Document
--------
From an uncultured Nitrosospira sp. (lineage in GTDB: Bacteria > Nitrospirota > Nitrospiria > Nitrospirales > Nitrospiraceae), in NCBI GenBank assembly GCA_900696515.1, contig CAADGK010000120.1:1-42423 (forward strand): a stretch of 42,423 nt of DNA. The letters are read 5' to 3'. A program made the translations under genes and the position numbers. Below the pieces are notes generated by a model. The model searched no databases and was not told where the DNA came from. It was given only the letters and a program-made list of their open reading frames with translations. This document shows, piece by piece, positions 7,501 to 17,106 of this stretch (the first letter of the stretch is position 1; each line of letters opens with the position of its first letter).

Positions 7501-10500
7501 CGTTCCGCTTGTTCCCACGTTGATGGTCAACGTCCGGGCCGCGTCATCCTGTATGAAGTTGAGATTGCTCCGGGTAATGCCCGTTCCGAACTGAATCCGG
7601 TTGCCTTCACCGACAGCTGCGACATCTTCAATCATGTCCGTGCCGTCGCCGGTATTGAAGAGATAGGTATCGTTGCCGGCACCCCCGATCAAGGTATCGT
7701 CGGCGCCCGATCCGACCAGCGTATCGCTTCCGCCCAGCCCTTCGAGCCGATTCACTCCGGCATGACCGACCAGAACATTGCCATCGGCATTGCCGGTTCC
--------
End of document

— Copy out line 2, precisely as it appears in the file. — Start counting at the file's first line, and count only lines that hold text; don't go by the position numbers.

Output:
Positions 7501-10500